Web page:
In the middle of the year 1986, San Miguel Corporation decided to return to the basketball scene with the re-entry of both their amateur and pro ballclubs. A year later in late-1987, the SMC teams would start a tradition of winning run and by the end of the decade, they would become the most dominant squads with San Miguel Beer winning six of the last seven PBA conferences, including a grandslam, and their farm team Magnolia Ice Cream winning four of the last seven PABL conferences.
Actually, Magnolia won five since the return in 1986 and they won their first PABL title right away with some remmants of the old Lagerlite team such as Allan Caidic, Jerry Codinera, Pido Jarencio and Dindo Pumaren.
In this blog entry, I’ll talk about Magnolia’s only finals defeat to Philips Sardines which denied them of three straight crowns (Magnolia won titles in between) and Philips’ first and only PABL championship which took place in the third conference called Maharlika Cup that run from October to December 1988.
There are some significance on why Philips’ title conquest was that special and memorable. First, the league was coming off its worst crisis before the tournament started and which led to three teams disbanding. Second, it was the last time at the Rizal Memorial Coliseum that a foreign club, McDonald’s of Taiwan, would play at the old dome. Third, the most celebrated big man and amateur cager at that time, Benjie Paras of Philips, won his first commercial league title, two years after he led his alma mater, the University of the Philippines Maroons, to their first-ever UAAP crown.
A look at the rosters would suggest that winning Philips coach Joe Lipa had pulled another trick, reminiscent of his leading the underdog ESQ Merchants to an upset finals victory over the powerhouse Lagerlite Beermen of coach Derrick Pumaren three years ago. Incidentally, Pumaren calls the shots for Magnolia in the best-of-three championship series against Philips, thus the second meeting between two national team coaches and coach Joe Lipa made it 2-0 over his counterpart.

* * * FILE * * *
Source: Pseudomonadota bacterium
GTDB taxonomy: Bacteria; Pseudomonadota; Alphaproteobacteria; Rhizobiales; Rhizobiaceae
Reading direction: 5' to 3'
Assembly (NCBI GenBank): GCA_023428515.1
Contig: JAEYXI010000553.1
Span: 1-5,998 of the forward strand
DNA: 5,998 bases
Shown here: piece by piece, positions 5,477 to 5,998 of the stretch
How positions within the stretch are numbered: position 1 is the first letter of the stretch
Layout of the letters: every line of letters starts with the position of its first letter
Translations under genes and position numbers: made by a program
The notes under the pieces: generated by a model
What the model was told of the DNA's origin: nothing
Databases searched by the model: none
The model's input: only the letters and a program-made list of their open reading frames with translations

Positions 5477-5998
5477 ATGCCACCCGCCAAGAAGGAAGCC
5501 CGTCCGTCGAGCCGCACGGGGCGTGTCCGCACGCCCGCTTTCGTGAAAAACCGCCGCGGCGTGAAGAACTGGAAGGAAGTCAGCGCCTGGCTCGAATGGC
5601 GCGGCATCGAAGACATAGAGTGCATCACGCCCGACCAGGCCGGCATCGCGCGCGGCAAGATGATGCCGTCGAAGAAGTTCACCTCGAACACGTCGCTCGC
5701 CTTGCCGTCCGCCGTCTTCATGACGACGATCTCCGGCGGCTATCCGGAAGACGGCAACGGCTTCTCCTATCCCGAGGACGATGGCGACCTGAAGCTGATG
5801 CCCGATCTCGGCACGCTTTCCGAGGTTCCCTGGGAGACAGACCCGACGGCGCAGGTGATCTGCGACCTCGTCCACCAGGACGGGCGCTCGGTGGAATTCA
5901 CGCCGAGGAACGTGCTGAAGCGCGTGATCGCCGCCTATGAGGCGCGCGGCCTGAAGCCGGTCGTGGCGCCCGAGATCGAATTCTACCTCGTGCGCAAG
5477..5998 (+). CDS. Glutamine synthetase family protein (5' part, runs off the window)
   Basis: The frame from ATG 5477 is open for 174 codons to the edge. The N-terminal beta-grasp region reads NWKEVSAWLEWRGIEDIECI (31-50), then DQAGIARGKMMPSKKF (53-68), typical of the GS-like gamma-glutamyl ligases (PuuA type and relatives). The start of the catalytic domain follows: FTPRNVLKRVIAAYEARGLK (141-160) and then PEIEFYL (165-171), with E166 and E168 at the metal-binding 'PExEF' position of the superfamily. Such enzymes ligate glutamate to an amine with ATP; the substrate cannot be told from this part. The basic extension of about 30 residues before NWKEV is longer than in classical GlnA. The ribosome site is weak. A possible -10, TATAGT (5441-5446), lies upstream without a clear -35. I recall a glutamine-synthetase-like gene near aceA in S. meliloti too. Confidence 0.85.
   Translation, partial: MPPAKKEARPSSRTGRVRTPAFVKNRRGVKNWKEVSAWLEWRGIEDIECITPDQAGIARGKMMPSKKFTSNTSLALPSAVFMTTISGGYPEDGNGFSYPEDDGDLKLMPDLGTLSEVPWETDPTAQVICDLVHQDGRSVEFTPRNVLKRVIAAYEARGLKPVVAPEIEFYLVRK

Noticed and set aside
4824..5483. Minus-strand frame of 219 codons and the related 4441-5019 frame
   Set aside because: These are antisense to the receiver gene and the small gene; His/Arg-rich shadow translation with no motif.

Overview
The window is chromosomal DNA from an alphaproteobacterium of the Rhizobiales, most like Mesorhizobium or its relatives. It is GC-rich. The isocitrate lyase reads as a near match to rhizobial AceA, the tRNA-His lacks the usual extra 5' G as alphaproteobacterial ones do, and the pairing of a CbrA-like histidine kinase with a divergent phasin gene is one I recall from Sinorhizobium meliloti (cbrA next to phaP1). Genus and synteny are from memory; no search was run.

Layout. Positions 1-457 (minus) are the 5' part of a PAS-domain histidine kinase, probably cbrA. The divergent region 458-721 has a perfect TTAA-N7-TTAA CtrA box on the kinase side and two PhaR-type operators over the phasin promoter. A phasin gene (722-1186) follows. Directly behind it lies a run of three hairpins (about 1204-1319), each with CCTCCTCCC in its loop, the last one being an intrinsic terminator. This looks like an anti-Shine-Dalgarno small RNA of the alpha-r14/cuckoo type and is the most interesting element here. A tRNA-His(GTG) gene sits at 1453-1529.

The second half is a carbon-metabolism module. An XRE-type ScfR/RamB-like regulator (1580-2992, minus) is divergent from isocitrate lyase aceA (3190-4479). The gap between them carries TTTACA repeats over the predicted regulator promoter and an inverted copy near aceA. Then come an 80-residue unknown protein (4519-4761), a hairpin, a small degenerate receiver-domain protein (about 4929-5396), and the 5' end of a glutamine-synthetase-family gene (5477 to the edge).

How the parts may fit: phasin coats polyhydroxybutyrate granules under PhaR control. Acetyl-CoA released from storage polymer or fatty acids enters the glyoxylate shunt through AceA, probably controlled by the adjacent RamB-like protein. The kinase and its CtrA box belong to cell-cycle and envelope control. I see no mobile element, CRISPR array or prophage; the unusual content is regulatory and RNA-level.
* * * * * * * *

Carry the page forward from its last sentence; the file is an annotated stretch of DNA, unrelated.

Magnolia is composed of three national mainstays; Nelson Asaytono, Dindo Pumaren and Paul Alvarez, three players named to the national team the following year; Gido Babilonia, Larry Villanil and Carlito Mejos, former nationals Jong Uichico and Leoncio Tan, both undrafted in the PBA rookie draft earlier in the year, and the likes of Romeo Lopez, Edgar Macaraya, Jerry Gonzales and Joey Santamaria.
Philips, aside from Paras, had Bobby Jose, Anthony Poblador, Silverio Palad, Aristotle Franco and Alfrancis Chua. Other players in the lineups were Benjie’s former national teammates and fellow Maroons, Joey Mendoza, Eric Altamirano and Joey Guanio, two more from UP, 5-9 Samuel Marata and 5-7 Alfie Manlulo, and two players named to the national team the following year; Gilbert Reyes and Edgar Postanes.
The Maharlika Cup finals, Game One was a 96-95 overtime win for Philips with Paras sinking two free throws with a fraction of a second remaining in the extension period to give the Sardines Makers a one-point win after being down by 11 points with a little over six minutes left in regulation. Game Two had Magnolia tying the series with a 90-84 victory.
Game Three on December 22, 1988 was supposed to be another merrier yuletide season and double-victory celebration for SMC ballclubs just like the previous year. But Philips refuse to fall under pressure when the Ice Cream Makers close to within three points, 57-60, with three minutes gone in the second half after being down by 12 at halftime. Gilbert “Jun” Reyes, yes, he rekindle his old rivalry with Dindo Pumaren here, two months after the Ateneo-La Salle showdown in the UAAP, drilled in a three-pointer that started a 26-10 blast for Philips as they coasted to a 103-86 victory.
Interesting to note that Benjie Paras, who was a two-time PABL MVP in 1988, never got to play against his former national teammates Asaytono, Alvarez and Pumaren in a PBA finals, just like when he went up against Alvin Patrimonio and Zaldy Realubit of Swift in the PABL International Invitational Cup finals earlier in May where Philips almost won the title in regulation, a basketball fans dream match up of Paras being pitted against Patrimonio in a pro league finale never came to fruition.
Magnolia Ice Cream did gain a measure of finals revenge over the Philips Sardines ballclub at the turn of the decade in 1990 but with different players.